Call, trigger, or nest workflows with HTTP endpoints in logic apps

You can natively expose synchronous HTTP endpoints as triggers on logic apps so that you can trigger or call your logic apps through a URL. You can also nest workflows in your logic apps by using a pattern of callable endpoints.

To create HTTP endpoints, you can add these triggers so that your logic apps can receive incoming requests:

  • Request

  • API Connection Webhook

  • HTTP Webhook

    Note

    Although our examples use the Request trigger, you can use any of the listed HTTP triggers, and all principles identically apply to the other trigger types.

Set up an HTTP endpoint for your logic app

To create an HTTP endpoint, add a trigger that can receive incoming requests.

  1. Sign in to the Azure portal. Go to your logic app, and open Logic App Designer.

  2. Add a trigger that lets your logic app receive incoming requests. For example, add the Request trigger to your logic app.

  3. Under Request Body JSON Schema, you can optionally enter a JSON schema for the payload (data) that you expect the trigger to receive.

    The designer uses this schema for generating tokens that your logic app can use to consume, parse, and pass data from the trigger through your workflow. More about tokens generated from JSON schemas.

    For this example, enter the schema shown in the designer:

    {
      "type": "object",
      "properties": {
        "address": {
          "type": "string"
        }
      },
      "required": [
        "address"
      ]
    }
    

    Add the Request action

    Tip

    You can generate a schema for a sample JSON payload from a tool like jsonschema.net, or in the Request trigger by choosing Use sample payload to generate schema. Enter your sample payload, and choose Done.

    For example, this sample payload:

    {
       "address": "21 2nd Street, New York, New York"
    }
    

    generates this schema:

    {
       "type": "object",
       "properties": {
          "address": {
             "type": "string" 
          }
       }
    }
    
  4. Save your logic app. Under HTTP POST to this URL, you should now find a generated callback URL, like this example:

    Generated callback URL for endpoint

    This URL contains a Shared Access Signature (SAS) key in the query parameters that are used for authentication. You can also get the HTTP endpoint URL from your logic app overview in the Azure portal. Under Trigger History, select your trigger:

    Get HTTP endpoint URL from Azure portal

    Or you can get the URL by making this call:

    POST https://management.azure.com/{logic-app-resourceID}/triggers/{myendpointtrigger}/listCallbackURL?api-version=2016-06-01
    

Change the HTTP method for your trigger

By default, the Request trigger expects an HTTP POST request, but you can use a different HTTP method.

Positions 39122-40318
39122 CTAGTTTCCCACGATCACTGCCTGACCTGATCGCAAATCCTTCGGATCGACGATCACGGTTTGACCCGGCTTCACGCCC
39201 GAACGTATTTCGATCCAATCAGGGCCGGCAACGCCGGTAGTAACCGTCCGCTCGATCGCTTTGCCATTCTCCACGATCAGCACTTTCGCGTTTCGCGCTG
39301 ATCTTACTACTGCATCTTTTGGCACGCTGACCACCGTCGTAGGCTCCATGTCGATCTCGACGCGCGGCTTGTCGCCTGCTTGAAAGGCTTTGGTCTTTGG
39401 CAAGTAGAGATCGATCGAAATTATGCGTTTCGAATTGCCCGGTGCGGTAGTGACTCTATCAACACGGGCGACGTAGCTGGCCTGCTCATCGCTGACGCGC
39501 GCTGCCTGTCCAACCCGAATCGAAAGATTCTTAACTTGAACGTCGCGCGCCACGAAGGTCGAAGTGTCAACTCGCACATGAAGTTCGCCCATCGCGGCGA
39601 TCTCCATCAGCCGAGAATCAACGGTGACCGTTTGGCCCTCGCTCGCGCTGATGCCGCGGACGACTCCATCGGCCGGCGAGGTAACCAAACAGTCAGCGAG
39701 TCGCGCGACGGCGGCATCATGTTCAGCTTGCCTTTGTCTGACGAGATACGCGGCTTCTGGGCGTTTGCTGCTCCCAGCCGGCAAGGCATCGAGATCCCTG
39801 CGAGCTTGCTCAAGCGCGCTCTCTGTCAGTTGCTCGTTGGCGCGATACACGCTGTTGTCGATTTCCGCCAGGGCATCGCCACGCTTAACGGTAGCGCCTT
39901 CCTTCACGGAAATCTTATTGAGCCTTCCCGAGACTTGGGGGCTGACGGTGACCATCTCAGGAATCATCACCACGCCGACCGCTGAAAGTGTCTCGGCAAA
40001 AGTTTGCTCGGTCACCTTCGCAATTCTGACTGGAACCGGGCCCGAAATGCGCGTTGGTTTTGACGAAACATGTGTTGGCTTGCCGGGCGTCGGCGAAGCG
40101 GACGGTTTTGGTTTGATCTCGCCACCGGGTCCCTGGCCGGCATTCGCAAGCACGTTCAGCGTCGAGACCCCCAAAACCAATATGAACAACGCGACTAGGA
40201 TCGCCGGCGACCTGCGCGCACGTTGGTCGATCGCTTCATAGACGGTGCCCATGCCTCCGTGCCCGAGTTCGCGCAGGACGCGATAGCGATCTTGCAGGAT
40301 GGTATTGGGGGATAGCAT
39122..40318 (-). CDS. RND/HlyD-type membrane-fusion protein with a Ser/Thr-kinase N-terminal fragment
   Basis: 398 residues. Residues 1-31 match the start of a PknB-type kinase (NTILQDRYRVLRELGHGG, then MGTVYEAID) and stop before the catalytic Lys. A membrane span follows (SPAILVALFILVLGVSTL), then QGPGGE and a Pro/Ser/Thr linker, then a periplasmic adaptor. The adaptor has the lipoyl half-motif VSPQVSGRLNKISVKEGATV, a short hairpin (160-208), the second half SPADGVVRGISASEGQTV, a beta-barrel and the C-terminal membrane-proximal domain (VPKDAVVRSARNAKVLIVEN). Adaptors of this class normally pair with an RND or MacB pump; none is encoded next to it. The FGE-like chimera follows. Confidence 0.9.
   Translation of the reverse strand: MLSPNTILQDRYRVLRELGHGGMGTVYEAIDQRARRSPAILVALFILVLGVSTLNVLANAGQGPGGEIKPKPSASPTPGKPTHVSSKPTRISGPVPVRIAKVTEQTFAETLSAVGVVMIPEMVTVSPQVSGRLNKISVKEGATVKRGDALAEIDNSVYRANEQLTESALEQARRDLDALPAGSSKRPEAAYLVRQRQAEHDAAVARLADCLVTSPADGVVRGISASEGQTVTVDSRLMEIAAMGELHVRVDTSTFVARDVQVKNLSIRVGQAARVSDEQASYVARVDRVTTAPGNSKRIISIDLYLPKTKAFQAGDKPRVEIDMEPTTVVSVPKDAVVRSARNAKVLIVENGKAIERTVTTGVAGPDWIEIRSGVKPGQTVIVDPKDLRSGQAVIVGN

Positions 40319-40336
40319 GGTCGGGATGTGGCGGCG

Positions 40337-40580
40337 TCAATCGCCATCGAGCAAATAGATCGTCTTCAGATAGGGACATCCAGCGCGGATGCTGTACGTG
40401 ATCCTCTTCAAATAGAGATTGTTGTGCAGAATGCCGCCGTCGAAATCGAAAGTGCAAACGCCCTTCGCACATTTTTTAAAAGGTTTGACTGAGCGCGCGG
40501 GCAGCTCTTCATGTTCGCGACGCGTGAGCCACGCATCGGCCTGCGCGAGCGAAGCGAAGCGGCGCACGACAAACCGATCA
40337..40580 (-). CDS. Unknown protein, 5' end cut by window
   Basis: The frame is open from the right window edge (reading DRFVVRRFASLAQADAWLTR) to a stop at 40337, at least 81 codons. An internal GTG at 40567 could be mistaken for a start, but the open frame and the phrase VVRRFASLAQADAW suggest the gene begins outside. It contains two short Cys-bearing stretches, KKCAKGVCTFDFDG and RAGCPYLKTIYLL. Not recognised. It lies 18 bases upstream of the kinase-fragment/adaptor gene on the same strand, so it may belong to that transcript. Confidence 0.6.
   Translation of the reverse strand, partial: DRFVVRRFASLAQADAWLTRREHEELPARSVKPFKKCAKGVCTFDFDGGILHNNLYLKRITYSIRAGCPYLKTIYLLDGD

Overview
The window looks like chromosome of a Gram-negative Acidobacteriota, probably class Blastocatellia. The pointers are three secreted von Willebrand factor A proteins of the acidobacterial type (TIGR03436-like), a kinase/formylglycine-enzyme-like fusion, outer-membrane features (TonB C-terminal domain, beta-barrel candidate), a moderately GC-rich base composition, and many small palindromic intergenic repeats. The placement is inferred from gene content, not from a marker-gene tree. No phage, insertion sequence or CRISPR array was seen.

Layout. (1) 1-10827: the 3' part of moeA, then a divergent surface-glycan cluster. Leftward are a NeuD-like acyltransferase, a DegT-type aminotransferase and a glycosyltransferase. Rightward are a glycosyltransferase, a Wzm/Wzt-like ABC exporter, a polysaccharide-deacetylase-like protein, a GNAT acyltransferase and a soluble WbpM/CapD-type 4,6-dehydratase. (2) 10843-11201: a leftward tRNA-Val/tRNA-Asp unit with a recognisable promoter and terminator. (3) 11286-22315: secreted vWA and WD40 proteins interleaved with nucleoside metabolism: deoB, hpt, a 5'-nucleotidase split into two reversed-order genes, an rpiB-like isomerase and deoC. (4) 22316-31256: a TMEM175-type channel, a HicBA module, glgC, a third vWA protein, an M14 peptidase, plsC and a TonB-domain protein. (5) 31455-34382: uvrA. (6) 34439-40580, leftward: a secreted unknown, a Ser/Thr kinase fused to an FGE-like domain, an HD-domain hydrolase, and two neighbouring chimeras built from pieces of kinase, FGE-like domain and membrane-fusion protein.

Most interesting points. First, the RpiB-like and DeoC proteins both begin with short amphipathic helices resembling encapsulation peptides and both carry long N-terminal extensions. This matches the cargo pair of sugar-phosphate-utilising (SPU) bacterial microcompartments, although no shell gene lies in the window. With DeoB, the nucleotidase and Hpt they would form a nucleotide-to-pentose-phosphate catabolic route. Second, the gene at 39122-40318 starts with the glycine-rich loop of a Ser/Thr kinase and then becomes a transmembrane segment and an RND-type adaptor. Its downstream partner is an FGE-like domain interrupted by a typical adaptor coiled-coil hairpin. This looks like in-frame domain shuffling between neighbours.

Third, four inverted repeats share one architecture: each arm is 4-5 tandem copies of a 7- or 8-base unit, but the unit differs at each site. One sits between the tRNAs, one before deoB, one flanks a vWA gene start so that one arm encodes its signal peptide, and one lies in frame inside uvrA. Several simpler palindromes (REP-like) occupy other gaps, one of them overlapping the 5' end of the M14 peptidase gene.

Note

You can specify only one method type.

  1. On your Request trigger, choose Show advanced options.

  2. Open the Method list. For this example, select GET so that you can test your HTTP endpoint's URL later.

    Note

    You can select any other HTTP method, or specify a custom method for your own logic app.

    Change HTTP method

Accept parameters through your HTTP endpoint URL

When you want your HTTP endpoint URL to accept parameters, customize your trigger's relative path.

  1. On your Request trigger, choose Show advanced options.

  2. Under Method, specify the HTTP method that you want your request to use. For this example, select the GET method, if you haven't already, so that you can test your HTTP endpoint's URL.

    Note

    When you specify a relative path for your trigger, you must also explicitly specify an HTTP method for your trigger.

  3. Under Relative path, specify the relative path for the parameter that your URL should accept, for example, customers/{customerID}.

    Specify the HTTP method and relative path for parameter

  4. To use the parameter, add a Response action to your logic app. (Under your trigger, choose New step > Add an action > Response)

  5. In your response's Body, include the token for the parameter that you specified in your trigger's relative path.

    For example, to return Hello {customerID}, update your response's Body with Hello {customerID token}. The dynamic content list should appear and show the customerID token for you to select.

    Add parameter to response body

    Your Body should look like this example:

    Response body with parameter

  6. Save your logic app.

    Your HTTP endpoint URL now includes the relative path, for example:

    https://prod-00.southcentralus.logic.azure.com/workflows/f90cb66c52ea4e9cabe0abf4e197deff/triggers/manual/paths/invoke/customers/{customerID}...

  7. To test your HTTP endpoint, copy and paste the updated URL into another browser window, but replace {customerID} with 123456, and press Enter.

    Your browser should show this text:

    Hello 123456

Tokens generated from JSON schemas for your logic app

When you provide a JSON schema in your Request trigger, the Logic App Designer generates tokens for properties in that schema. You can then use those tokens for passing data through your logic app workflow.

For this example, if you add the title and name properties to your JSON schema, their tokens are now available to use in later workflow steps.

Here is the complete JSON schema:

{
   "type": "object",
   "properties": {
      "address": {
         "type": "string"
      },
      "title": {
         "type": "string"
      },
      "name": {
         "type": "string"
      }
   },
   "required": [